• The sucking reflex begins to form.
  • Your baby’s fingerprint is born.

Third Trimester

It is the period covering the last 3 months of your pregnancy. It is likely that the birth will be delayed a few weeks before or after. However, it carries risks in terms of delivery after 42 weeks. Therefore, do not neglect your doctor’s controls.

  • Your baby’s first poop begins to form in his gut.
  • It turns downwards with its head towards the birth canal.
  • Maternal pretender; As your baby’s cartilage structures turn into bone, they take all the calcium from your body. Therefore, pay attention to a diet rich in calcium.
  • Cramps and pains may be felt.
  • Edema may occur in your body.
  • In the last few weeks, you may feel a burning sensation in your stomach as the uterus pushes up on the stomach.
  • Cracks may occur in the core area due to excessive stretching.
  • During this period, your baby’s volumetric coverage will expand, so your movements will also be restricted.
  • Coming of your birth water and having pain are among the birth signs. Notify your doctor when these occur.

Can I schedule my due date?

Whether you’re trying to avoid conceiving in the middle of summer or are a teacher looking to maximize your time with your little one, you can try when you conceive to “schedule” your pregnancy due date.

However, even if you’re one of the lucky ones who can actually get pregnant at any time, keep in mind that the day (or even the week or month in which you give birth) may not happen exactly as you planned.

Can my due date change?

Yes, your pregnancy due date can change. While there’s no definitive reason for concern, your doctor may give birth for a variety of reasons as your pregnancy progresses. It can change the date you make.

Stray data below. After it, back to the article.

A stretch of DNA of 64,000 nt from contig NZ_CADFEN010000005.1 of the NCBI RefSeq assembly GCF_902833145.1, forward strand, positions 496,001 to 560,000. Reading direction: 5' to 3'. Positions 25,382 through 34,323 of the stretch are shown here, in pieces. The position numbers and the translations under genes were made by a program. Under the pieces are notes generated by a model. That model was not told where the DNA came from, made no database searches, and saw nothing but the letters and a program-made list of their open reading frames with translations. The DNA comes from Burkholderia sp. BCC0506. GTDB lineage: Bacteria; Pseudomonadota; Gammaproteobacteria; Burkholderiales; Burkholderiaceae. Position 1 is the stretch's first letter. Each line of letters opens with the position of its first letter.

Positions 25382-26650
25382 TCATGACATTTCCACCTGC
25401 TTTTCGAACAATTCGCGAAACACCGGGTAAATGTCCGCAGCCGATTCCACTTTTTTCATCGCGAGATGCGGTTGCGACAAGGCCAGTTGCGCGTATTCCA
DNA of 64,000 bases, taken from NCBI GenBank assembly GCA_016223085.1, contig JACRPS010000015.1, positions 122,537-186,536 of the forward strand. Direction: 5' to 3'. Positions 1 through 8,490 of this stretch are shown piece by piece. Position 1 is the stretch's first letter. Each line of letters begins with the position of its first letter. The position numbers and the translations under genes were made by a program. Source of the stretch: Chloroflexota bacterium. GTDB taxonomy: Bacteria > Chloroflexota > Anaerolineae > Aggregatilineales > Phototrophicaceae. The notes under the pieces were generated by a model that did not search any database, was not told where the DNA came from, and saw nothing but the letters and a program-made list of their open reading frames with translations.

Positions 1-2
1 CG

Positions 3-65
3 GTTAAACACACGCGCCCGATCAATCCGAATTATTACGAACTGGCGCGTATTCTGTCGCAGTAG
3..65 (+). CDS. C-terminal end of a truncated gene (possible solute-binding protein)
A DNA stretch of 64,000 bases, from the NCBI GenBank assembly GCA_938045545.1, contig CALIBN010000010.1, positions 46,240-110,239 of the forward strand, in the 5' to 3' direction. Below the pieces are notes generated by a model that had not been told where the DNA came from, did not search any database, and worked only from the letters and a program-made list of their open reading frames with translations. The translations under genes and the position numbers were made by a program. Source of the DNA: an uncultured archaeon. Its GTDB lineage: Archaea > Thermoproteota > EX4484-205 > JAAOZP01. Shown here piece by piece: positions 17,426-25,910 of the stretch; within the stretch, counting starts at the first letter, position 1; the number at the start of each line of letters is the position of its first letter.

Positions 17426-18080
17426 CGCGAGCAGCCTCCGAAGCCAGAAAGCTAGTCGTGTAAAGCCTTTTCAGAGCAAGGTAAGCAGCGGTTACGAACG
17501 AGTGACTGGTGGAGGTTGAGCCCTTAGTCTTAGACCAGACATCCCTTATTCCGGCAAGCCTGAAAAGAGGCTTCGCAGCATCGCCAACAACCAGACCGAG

Your periods may be irregular and your early ultrasound appointment may be off, or your first ultrasound may be in the second trimester.

You may also have abnormal fundal height or your levels of alpha-fetoprotein (AFP), a protein produced by the baby, may be outside of the normal range. Talk to your doctor if you have any questions or concerns.

Ultrasound Scan

Even if you can’t pinpoint when you conceived, forget the day of your last menstrual period or are unsure of when ovulation occurred, other tips can help you and your doctor determine your due date at your first antenatal appointment:

An early ultrasound that can more accurately date the pregnancy. Some doctors routinely perform an early ultrasound, but many will only do it early if you have irregular periods, are 35 years of age or older, have a history of miscarriage or pregnancy complications, or if the due date cannot be determined based on your physical exam and SAT.

When you hear the baby’s heartbeat for the first time (around 7 or 8 weeks, although it varies) and when you feel the first fetal movement (around 18 to 22 weeks, it can only be earlier or later), pregnancy milestones, clues as to whether your due date is correct gives.

Your fundal height, which is the measurement from your pubic bone to the upper part of your uterus, should be checked by your doctor at each prenatal visit and helps confirm your due date.

The size of the uterus to note at your first internal pregnancy exam can also be a factor in determining when you will give birth.